US Senators John Thune (R-S.D.), Lamar Alexander (R-Tenn.), Mike Enzi (R-Wyo.), Pat Roberts (R-Kans.), Richard Burr (R-N.C.), and Bill Cassidy (R-La.) recently reintroduced the Electronic Health Record (EHR) Regulatory Relief Act (S. 2059), legislation that would provide regulatory flexibility and hardship relief to address compliance burdens faced by EHR users. Similar legislation was introduced in the 114th Congress.
"Health information technology, especially the advancements in electronic health records, is an integral part of the future of America's health care delivery system," Thune says. "Our bill ensures that unnecessary regulatory burdens do not continue to negatively affect providers' ability to leverage technology to improve patient care. With such strong and continued support for this legislation, I'm hopeful it will lead to swift and meaningful action in the Senate."
"The American Medical Association says that for every hour doctors spend with patients, they spend two hours on electronic health records and desk work," Alexander says. "This legislation will help reduce the regulatory burden doctors and hospitals have faced under the Meaningful Use program so they can instead focus on treating patients. I encourage the Senate to pass this bill to take a step towards getting our electronic health records system out of the ditch."
"The use of electronic health records in our health care system has the potential to revolutionize patient care," Enzi says. "But if we want electronic health records to work for providers and patients, we have to provide relief from unrealistic and burdensome requirements and build flexibility within the program. This bill will let hospitals and physicians maximize their use of electronic health records and allow our health information technology systems to move in to the future with a focus on the needs of patients."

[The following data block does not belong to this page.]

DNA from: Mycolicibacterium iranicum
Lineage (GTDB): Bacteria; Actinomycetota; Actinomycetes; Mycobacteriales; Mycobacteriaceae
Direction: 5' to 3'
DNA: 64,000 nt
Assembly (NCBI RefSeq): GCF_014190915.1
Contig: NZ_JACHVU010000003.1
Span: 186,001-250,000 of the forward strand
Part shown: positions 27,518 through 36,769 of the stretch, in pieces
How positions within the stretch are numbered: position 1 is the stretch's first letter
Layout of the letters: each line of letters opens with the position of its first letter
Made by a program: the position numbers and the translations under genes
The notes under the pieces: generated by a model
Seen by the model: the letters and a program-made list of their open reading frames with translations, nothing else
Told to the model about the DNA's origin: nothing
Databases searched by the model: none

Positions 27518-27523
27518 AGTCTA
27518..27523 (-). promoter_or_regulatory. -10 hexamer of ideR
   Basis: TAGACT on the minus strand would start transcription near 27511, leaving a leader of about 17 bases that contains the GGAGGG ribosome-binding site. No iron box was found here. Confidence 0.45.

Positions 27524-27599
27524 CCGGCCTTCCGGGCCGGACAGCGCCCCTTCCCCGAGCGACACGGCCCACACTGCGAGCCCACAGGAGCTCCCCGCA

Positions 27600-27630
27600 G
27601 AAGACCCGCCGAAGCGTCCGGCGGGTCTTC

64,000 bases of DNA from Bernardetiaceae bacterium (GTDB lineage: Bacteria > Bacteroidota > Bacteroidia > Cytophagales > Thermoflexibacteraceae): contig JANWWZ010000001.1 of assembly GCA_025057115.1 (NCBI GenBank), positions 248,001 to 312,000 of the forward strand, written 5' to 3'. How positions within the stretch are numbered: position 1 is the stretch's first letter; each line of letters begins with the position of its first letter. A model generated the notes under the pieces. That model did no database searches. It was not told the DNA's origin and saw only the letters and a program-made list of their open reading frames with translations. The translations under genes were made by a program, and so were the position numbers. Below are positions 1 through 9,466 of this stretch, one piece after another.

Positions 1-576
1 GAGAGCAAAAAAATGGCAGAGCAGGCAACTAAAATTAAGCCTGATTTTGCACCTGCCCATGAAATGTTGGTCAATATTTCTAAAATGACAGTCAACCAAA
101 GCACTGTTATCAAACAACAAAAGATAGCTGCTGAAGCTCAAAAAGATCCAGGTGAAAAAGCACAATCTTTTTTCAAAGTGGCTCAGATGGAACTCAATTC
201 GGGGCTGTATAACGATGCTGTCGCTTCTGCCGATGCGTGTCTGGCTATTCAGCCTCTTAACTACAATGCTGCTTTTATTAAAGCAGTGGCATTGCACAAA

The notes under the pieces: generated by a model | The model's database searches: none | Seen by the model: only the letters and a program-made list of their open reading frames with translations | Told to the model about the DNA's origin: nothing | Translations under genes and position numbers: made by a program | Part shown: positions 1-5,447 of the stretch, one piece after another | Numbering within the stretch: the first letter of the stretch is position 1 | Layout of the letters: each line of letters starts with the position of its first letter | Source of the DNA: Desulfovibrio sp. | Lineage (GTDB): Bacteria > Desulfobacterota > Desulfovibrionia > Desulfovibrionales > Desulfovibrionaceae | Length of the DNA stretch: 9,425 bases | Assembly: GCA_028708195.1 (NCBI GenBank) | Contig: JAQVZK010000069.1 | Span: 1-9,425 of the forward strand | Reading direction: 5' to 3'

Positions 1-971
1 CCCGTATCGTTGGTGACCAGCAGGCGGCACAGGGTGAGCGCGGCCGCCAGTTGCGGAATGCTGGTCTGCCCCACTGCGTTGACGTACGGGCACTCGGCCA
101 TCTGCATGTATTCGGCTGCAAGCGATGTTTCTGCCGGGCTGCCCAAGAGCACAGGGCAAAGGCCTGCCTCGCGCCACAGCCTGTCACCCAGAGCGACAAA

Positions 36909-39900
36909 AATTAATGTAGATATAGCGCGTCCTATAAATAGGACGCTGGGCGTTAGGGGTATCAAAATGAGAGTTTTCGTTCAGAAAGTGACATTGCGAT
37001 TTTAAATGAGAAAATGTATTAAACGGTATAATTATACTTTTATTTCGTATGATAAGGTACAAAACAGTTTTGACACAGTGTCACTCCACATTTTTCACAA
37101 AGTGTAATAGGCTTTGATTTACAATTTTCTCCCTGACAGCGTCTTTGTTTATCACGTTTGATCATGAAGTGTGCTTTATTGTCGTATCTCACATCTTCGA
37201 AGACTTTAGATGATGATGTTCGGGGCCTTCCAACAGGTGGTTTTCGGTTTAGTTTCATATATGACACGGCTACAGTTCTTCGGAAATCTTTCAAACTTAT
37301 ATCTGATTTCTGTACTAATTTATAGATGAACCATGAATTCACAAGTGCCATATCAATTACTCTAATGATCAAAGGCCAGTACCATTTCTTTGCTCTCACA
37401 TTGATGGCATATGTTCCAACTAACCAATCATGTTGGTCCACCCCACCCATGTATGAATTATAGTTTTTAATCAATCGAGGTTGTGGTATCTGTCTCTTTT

"Health information technology holds the promise of improving patient care and better utilizing taxpayer funds," Roberts says. "However, the meaningful use program has made health information technology nearly unworkable for our doctors and hospitals. This legislation provides much needed regulatory relief to the program so our health care professionals can spend more time focusing on what they do best—caring for patients."
"Electronic health records have the potential to greatly improve care and these common-sense policies can help achieve that goal," Burr says. "I am pleased to be working with my colleagues to provide greater flexibility to hospitals and doctors to support their efforts to provide quality care to all North Carolinians."
"As doctors, we best spend our time looking into a patient's eyes to make sure that she knows even though she has cancer, she has hope—not clicking on a computer screen to document something unimportant to her, but required by someone far removed from the exam room," Cassidy says.
The senators' legislation would shorten the reporting period for eligible physicians and hospitals from 365 days to 90 days, relax the all-or-nothing nature of the current program requirements, and extend the ability to apply for a hardship exception from the meaningful use requirements. Additionally, as implementation of the Merit-Based Incentive Payment System continues, the legislation would direct Health and Human Services to consider forthcoming recommendations from the Government Accountability Office with respect to ensuring flexibility in assessing physician performance.
Click here for a summary document of S. 2059, here for legislative text, and here for information on past work by the Senate's HIT working group, Re-Examining the Strategies Needed to Successfully Adopt Health IT, of which Thune, Alexander, Enzi, Roberts, and Burr are original members.
Source: Senator John Thune